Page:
Strike a skeleton pose at yoga studio in Pittsburgh’s Allentown |

Strike a skeleton pose at yoga studio in Pittsburgh’s Allentown

Courtesy of Paul Werkmeister
The Black Yoga studio in Allentown.
Kristy Locklin | Tribune-Review
Black Yoga studio in Allentown.
Courtesy of Paul Werkmeister
Kimee and Scott Massie, founders of Black Yoga in Allentown.

When anxiety starts to overwhelm Kimee Massie, she turns on a little doom jazz, throws down a mat and drops into child’s pose.

Massie and her husband, Scott Massie, both 42, are the founders of BLACK YO)))GA, Vinyasa-style yoga that replaces wind chimes and rippling streams with drone, noise, ambient, industrial and other forms of metallically meditative music.

“It starts with breath,” she explains. “You can learn to calm the body, calm the mind and everything falls into place.”

After years of hosting pop-up classes throughout the city, the Monroeville couple opened their own studio in August in Pittsburgh’s Allentown neighborhood.

The 1,000-square-foot space is on the third floor above the Brashear Association’s Allentown Learning and Engagement Center on East Warrington Avenue. It is cool and dark with black and gray walls adorned with Grim Reapers, hand-painted by Kimee. Candles flicker, illuminating tiny skeletons holding yoga poses.

Hour-long classes for up to 30 people are held every Tuesday at 8 p.m. Walk-ins are welcome, but the Massies say “namaste” to folks who pre-register.

Kimee, a certified instructor, leads each session, which are designed for beginners and yoga veterans. Scott curates the atmospheric soundscape, mixing music from bands such as Sunn O))), Earth, Tribes of Neurot, Horseback, Dead Can Dance, Pig Destroyer, Arcana, Lycia, Boris, Portishead and Nine Inch Nails. He features cuts from his own group, Black Yoga Meditation Ensemble.

Music roars from large speakers in the front of the room. The floor vibrates.

Dawn Laufer didn’t feel like she belonged in a traditional yoga class, so she gave up the practice. But, when the Mt. Washington resident discovered BLACK YO)))GA, she instantly connected to it.

“You fit in no matter what you look like. You can have a throat tattoo,” she says, gesturing to the colorful death’s-head moth on her neck. “You can cry and work through your issues and no one says a thing.”

The name BLACK YO)))GA reflects not only the genre of tunes, but the spiritual energy, or chakras, inside the body.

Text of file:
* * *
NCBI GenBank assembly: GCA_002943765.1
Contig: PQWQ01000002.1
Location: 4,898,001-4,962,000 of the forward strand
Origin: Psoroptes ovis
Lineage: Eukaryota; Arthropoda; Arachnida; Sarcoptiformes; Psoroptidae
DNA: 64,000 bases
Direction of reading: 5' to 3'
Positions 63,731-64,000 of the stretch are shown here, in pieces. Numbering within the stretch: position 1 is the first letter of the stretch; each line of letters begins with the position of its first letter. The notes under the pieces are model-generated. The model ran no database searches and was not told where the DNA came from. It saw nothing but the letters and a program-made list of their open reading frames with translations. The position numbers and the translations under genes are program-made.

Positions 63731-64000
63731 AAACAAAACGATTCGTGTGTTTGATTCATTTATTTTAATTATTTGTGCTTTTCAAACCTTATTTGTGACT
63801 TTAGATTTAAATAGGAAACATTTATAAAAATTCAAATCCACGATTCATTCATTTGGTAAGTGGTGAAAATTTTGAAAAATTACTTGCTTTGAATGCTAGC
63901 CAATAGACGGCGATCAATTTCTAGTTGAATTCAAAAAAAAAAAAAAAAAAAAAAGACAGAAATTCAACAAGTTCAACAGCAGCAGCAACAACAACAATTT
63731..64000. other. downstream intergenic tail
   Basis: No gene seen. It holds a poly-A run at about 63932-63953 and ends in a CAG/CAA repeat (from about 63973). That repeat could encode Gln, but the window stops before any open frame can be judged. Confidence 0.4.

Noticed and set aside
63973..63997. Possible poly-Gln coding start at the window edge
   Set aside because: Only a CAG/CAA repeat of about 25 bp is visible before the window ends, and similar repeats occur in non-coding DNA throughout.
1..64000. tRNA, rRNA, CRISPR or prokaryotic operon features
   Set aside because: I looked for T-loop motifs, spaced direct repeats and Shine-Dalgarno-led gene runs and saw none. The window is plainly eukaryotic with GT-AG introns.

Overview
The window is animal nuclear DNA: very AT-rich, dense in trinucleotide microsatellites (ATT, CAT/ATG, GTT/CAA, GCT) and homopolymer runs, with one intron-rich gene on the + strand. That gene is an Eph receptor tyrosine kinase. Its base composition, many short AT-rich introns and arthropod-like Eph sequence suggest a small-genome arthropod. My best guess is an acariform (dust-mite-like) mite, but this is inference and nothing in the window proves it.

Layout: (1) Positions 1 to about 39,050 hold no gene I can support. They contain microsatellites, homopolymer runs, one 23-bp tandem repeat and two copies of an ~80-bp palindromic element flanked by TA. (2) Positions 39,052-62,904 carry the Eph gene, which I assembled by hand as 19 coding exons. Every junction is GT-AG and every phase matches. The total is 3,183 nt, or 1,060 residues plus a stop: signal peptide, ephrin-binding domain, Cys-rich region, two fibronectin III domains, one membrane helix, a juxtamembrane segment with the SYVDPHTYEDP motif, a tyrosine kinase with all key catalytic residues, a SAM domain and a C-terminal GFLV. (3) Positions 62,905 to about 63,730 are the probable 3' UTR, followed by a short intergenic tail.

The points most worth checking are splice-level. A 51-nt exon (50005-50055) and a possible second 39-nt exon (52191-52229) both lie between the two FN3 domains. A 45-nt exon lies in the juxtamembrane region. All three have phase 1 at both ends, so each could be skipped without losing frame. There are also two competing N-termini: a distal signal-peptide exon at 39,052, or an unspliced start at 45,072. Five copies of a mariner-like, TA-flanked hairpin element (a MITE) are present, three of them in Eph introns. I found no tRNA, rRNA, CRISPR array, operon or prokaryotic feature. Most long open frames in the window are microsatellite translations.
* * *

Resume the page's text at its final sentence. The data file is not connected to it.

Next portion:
“No one talks about the black chakra — depression, addiction, anxiety, whatever you’re going through,” Kimee Massie says.

A graphic designer by trade, she took up yoga after her son was born with a serious medical condition. The practice brought her peace. Over the next five years, she racked up 200 hours of yoga instructor training, not including specialized classes focused on post traumatic stress disorder.

The only downside to her newfound career was the boring music.

While on a road trip, Scott Massie, who ran a small music collective called Innervenus, put on the album “Midnight Black Earth” by Bohren & Der Club of Gore. It contained the exact kind of hardcore, yet meditative, vibe she was searching for.

They launched BLACK YO)))GA shortly thereafter. The dark slant attracted a lot of men to the female-dominated discipline.

Within the next few months, the Massies will host live music events and release a follow-up to their DVD, “BLACK YO)))GA: Asanas Ritual, Vol. 1.” Through movement and music, they hope to give struggling souls a light in the darkness.

TribLIVE commenting policy

You are solely responsible for your comments and by using you agree to our Terms of Service.

We moderate comments. Our goal is to provide substantive commentary for a general readership. By screening submissions, we provide a space where readers can share intelligent and informed commentary that enhances the quality of our news and information.

While most comments will be posted if they are on-topic and not abusive, moderating decisions are subjective. We will make them as carefully and consistently as we can. Because of the volume of reader comments, we cannot review individual moderation decisions with readers.

We value thoughtful comments representing a range of views that make their point quickly and politely. We make an effort to protect discussions from repeated comments either by the same reader or different readers

We follow the same standards for taste as the daily newspaper. A few things we won't tolerate: personal attacks, obscenity, vulgarity, profanity (including expletives and letters followed by dashes), commercial promotion, impersonations, incoherence, proselytizing and SHOUTING. Don't include URLs to Web sites.

We do not edit comments. They are either approved or deleted. We reserve the right to edit a comment that is quoted or excerpted in an article. In this case, we may fix spelling and punctuation.

We welcome strong opinions and criticism of our work, but we don't want comments to become bogged down with discussions of our policies and we will moderate accordingly.

We appreciate it when readers and people quoted in articles or blog posts point out errors of fact or emphasis and will investigate all assertions. But these suggestions should be sent via e-mail. To avoid distracting other readers, we won't publish comments that suggest a correction. Instead, corrections will be made in a blog post or in an article.